Richard Epstein and John Yoo on the Bar Exam

Richard Epstein and John Yoo have responded to Elizabeth Wurtzel’s critique of the bar exam, which I previously commented on here. Surprisingly, Epstein comes to the defense of the bar exam:

There is a good reason why some Yale Law School graduates fail the bar. They do not learn enough law in law school to carry them through the tedium of the bar examination. It is a real black mark against my alma mater (class of 1968) that so many of its students do not take enough core courses to know law. It is also a mistake to think of the law as a set of senseless rules. The students who fail the bar can’t work with any set of rules. There are virtually no students at the top of the class who don’t pass the bar.

John Yoo disputes Epstein’s position:

[J]ust because Yale doesn’t train practicing lawyers doesn’t mean that a) law schools in general are good at it, or b) that the bar exam has any real relationship to one’s success as a lawyer. Most students no matter where they go, I believe, pay thousands of dollars after graduation to attend cram courses to prepare for the bar exam. Only a hardy (or foolhardy) few, I bet, dare take the bar based on what they learned in school….

[The bar exam] has little to do with whether someone will make a good lawyer. I knew someone in law school with a photographic memory — he could recite exactly the text of a case after reading it once (or, more importantly, the pages from a cliff notes summary of the case). But he couldn’t adapt that memorized rule to a new set of facts, which is what law practice will require; his mind didn’t work that way. So even if Liz Wurtzel failed the bar exam, I bet it has little predictive value for her lawyer skills.

This is one of those rare instances where I agree more with Yoo than with Epstein. It is simply not true that “students who fail the bar can’t work with any set of rules.” The bar exam doesn’t test your ability to “work with rules” in any serious way. Rather, it is primarily a test of memorization skills. To pass, you must memorize thousands of arcane rules, most of which you will never again use as a practicing lawyer. True, the exam sometimes makes you apply the rules to very simple fact patterns. But I suspect that most of those who fail the bar did so not because they couldn’t apply rules they knew, but because they simply couldn’t remember what some of the rules were. As I pointed out in this post, most successful practicing lawyers could not pass the bar if forced to take it again without spending many hours studying.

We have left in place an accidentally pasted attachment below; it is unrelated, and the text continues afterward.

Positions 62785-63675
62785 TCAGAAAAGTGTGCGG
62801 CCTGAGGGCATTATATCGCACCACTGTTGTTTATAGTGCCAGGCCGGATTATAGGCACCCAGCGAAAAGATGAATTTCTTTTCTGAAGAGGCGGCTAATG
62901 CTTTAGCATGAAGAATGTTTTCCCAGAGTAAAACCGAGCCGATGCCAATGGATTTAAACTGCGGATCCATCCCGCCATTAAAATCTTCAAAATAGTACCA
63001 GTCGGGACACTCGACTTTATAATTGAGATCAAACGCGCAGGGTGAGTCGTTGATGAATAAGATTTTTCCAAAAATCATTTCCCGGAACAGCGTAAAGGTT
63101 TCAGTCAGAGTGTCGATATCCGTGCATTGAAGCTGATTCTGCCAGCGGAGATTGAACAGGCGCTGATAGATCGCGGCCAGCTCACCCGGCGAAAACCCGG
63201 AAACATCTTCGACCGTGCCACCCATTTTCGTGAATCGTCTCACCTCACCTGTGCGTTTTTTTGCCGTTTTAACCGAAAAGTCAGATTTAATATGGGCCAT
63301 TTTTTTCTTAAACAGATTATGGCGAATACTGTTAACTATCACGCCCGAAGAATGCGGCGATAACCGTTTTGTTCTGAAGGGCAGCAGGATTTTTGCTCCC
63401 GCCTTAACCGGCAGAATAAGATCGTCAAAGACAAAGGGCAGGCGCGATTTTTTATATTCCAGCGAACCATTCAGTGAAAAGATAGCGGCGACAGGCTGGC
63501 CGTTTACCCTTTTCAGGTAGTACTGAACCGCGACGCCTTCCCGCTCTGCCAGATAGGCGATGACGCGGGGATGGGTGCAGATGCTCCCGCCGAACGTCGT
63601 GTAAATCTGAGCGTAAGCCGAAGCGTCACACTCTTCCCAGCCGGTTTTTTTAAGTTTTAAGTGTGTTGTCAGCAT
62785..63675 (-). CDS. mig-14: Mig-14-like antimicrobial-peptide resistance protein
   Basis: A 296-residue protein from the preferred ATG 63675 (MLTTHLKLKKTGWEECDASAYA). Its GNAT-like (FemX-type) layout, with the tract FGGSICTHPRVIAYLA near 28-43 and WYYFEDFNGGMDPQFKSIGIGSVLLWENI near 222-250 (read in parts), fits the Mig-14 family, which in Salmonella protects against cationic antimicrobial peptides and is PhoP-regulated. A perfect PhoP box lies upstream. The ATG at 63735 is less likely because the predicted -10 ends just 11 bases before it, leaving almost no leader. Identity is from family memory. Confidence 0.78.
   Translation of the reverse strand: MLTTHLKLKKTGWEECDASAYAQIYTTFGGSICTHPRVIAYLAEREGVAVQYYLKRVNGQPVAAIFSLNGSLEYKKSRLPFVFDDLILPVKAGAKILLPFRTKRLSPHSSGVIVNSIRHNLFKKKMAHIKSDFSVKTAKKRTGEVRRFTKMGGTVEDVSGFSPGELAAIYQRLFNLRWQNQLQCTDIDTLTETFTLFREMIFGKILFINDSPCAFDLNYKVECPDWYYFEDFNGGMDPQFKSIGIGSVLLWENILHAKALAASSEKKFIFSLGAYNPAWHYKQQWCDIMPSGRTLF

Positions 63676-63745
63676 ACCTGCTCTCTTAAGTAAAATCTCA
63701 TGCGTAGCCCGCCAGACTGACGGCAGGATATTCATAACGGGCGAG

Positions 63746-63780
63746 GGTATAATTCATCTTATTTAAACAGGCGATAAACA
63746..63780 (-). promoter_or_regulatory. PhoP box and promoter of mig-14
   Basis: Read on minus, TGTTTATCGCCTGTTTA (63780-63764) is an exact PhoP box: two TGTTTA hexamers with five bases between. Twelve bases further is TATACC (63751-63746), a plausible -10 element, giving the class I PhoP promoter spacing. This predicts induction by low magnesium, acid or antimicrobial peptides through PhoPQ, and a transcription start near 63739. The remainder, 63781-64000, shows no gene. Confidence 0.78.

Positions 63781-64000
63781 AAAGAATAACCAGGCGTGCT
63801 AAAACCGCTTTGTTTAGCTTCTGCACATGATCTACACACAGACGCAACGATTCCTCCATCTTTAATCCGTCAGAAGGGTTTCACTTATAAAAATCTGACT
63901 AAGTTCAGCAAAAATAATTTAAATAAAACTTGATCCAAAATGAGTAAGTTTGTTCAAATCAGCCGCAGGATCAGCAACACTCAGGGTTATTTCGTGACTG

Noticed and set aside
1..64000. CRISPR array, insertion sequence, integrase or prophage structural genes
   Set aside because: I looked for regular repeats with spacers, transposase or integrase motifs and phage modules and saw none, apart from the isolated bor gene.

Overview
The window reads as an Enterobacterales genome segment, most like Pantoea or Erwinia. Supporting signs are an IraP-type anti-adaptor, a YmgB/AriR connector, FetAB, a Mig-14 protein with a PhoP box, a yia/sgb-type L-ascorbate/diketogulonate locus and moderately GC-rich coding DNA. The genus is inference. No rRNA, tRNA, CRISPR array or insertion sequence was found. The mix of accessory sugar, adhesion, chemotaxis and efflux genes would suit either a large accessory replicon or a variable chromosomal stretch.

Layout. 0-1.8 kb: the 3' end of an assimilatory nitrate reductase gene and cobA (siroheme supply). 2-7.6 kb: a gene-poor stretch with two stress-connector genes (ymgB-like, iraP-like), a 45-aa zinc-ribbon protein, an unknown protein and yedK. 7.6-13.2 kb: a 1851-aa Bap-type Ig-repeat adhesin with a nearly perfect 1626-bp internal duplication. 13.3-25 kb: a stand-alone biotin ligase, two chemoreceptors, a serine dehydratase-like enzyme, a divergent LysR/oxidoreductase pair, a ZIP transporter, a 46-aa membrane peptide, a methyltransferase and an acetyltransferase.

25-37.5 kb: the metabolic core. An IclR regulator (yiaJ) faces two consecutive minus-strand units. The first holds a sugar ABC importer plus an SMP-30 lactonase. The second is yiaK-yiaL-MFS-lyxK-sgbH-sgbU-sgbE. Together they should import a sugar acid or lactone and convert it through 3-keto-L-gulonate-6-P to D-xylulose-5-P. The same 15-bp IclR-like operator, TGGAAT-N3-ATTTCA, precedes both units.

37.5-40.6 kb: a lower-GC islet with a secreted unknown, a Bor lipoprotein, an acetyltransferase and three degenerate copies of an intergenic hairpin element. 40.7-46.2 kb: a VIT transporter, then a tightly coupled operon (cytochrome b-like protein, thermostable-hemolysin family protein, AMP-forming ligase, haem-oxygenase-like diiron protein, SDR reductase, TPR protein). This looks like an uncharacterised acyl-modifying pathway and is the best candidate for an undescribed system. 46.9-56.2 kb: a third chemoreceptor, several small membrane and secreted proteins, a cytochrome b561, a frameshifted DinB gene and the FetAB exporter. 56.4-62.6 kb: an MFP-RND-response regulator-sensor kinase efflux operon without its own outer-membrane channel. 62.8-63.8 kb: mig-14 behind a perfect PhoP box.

Many people who aren’t good at memorization can still work with rules effectively in law practice. And, as Yoo notes, some people who pass the exam easily because they are excellent memorizers will turn out to be poor lawyers. Epstein may be right that “[t]here are virtually no students at the top of the class who don’t pass the bar.” But many students from the middle or bottom of the class do fail, and many of them could still have been reasonably competent lawyers, even if they are poor memorizers.

It is also worth noting that law is a profession with a great deal of specialization. Few if any lawyers ever deal with more than a fraction of the many subjects covered on the bar exam. A person who lacks the memorization skills or the patience to learn by heart thousands of rules across many areas of law can still master a specific area of law well enough to give good legal advice in that field.

Finally, I should perhaps mention that I passed the bar with little difficulty, without taking a prep course. That was in part because I’m very good at memorization. But I soon saw that my skill at memorizing large numbers of legal rules wasn’t especially useful either in my work as a law professor or in the various pro bono and consulting projects I did in practice. It did help somewhat, but only very modestly. As a practical matter, modern technology makes it easy to look up any relevant arcane rules I may have forgotten. And it would be foolish to rely on memory alone anyway, since there’s always a small chance that I remembered something incorrectly. Being a good memorizer did little to make me a good lawyer. Conversely, bad memorizers aren’t necessarily bad lawyers.

A test of memorization skills is therefore a poor way to weed out the wheat from the chaff among would-be lawyers. It’s certainly not likely to be nearly as effective as market competition. In the unlikely event that passing the bar really were a strong predictor of legal competence, there would be no reason for government to mandate it. Consumers of legal services would demand it anyway, or at least pay a premium for lawyers who have that credential relative to those who don’t.